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Venetian wells

itinerari

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For centuries they have been an essential element of Venetian daily life. Usually located in the middle of squares and courtyards, on higher ground, the wells supplied the population's freshwater. The way they functioned was quite simple: the rainwater was channelled through stone gratings into a sandy sump that acted as a real filter, and was then collected in a central cistern situated below the well-head. A funnel-shaped layer of clay was placed around the well to prevent saltwater infiltrating. The water was drawn up in buckets. Strict laws regulated the drawing of water and also controlled the purity of the font: it was absolutely prohibited to approach the well with soiled hands or containers or to let animals drink from it. Visiting Venice, we can discover wellheads that are true works of art of the utmost importance. Absolutely not to be missed is the one in the courtyard at Ca' d'Oro: it was made in red Verona marble by Bartolomeo Bon in 1427 when he had just turned twenty. The figures of Justice, Charity and Fortitude adorned with leaves foliage remind us of the capitals of the Ducal Palace, and at the same time, they have that plastic resilience so typical of the Venetian sculptor. As public facilities came to be improved during the 16th century, the wells, as utilities and decorative elements, received attention too. The two bronze wellheads (the only ones in Venice) standing in the courtyard of the Ducal Palace are a case in point. That near the Giants' Stairway was made by Alfonso Alberghetti (1554-59), while the other was realized by Nicolò Conti (1556). Still in the 16th century, Jacopo Sansovino designed a well for the courtyard of the Zecca (the mint) that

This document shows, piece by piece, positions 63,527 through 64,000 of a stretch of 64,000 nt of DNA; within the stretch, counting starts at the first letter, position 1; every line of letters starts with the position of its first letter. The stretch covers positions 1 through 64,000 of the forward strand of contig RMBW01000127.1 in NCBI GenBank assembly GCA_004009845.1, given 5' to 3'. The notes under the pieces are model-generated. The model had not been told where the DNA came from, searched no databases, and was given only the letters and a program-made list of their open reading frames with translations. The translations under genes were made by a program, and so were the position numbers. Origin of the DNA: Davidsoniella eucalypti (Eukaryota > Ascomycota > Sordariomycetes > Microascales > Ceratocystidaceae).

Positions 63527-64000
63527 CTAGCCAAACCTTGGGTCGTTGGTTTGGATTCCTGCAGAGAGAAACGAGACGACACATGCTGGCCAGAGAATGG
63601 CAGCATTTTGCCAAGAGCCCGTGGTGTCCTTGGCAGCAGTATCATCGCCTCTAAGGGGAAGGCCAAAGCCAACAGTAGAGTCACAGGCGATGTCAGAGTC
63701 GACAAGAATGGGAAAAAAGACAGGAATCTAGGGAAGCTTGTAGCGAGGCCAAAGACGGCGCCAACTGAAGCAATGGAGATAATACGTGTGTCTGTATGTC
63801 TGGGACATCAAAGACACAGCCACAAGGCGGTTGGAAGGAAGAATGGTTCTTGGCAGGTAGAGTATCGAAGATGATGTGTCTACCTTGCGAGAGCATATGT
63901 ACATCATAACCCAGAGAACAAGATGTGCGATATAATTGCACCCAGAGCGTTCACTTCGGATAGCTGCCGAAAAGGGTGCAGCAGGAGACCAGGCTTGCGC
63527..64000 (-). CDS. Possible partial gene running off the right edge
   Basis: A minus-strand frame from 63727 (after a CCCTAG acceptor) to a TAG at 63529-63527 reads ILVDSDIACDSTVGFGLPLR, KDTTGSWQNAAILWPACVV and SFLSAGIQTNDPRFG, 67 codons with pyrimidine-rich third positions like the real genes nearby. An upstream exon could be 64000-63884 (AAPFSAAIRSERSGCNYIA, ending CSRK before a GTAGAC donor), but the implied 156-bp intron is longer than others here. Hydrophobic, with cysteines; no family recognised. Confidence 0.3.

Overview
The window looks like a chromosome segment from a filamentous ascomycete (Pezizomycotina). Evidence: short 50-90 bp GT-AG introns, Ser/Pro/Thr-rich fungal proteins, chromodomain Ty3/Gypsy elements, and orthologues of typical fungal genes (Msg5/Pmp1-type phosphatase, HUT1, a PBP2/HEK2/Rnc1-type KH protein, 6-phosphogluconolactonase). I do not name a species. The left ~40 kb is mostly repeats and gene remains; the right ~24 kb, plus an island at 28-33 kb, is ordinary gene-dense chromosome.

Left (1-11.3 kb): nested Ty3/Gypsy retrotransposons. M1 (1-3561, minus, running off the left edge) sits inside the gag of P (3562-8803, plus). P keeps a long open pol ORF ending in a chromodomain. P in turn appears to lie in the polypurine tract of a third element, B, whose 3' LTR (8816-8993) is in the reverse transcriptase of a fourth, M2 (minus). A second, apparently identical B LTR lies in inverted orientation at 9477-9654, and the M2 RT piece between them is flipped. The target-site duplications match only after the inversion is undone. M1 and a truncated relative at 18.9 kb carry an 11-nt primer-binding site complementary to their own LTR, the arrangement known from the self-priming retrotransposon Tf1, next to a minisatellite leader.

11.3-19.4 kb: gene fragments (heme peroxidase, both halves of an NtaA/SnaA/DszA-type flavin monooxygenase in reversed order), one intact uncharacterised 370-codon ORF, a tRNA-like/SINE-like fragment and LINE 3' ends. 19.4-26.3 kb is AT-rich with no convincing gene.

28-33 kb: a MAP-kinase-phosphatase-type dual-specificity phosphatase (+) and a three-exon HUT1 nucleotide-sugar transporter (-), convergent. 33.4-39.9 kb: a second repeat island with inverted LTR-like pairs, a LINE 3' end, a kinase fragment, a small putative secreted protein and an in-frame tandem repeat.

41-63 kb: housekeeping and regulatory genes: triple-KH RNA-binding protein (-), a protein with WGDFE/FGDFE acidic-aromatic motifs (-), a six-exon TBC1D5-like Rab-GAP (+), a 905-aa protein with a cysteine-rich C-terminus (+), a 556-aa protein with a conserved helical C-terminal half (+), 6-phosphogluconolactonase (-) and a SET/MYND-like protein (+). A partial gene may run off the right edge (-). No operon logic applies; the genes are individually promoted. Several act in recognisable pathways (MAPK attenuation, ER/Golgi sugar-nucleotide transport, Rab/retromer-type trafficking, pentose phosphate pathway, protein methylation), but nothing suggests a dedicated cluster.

was to have been the most monumental of all. The work was carried out by Danese Cattaneo and is at present in the garden of Ca' Pesaro: on the summit of the surmounting arch stands the figure of Apollo. The most classical of Renaissance wellheads, however, is the one in Campo Santi Giovanni e Paolo, datable to the first decades of the 16th century; it comes from Palazzo Corner della Ca' Granda (the present seat of the Provincial Council, not far from San Maurizio) and is richly decorated with eight cherubs in high relief who are holding up large festoons with fruit and a shield bearing the coat-of-arms of the Corner family. There are very few chances to admire and study the subsections of the wells below the surface; but the maintenance work now being carried out by Insula throughout the city has meant that technicians and archaeologists have been able to survey and photograph the normally 'invisible' parts of the wells in Campo Santa Marina, San Samuele, San Nicolò dei Mendicoli and in Corte del Malibran.
The wells of Venice are an itinerary to consider, a walk taking in art and history and, naturally enough, the daily life of Venetians in early times, in a quest for the oft-forgotten wells.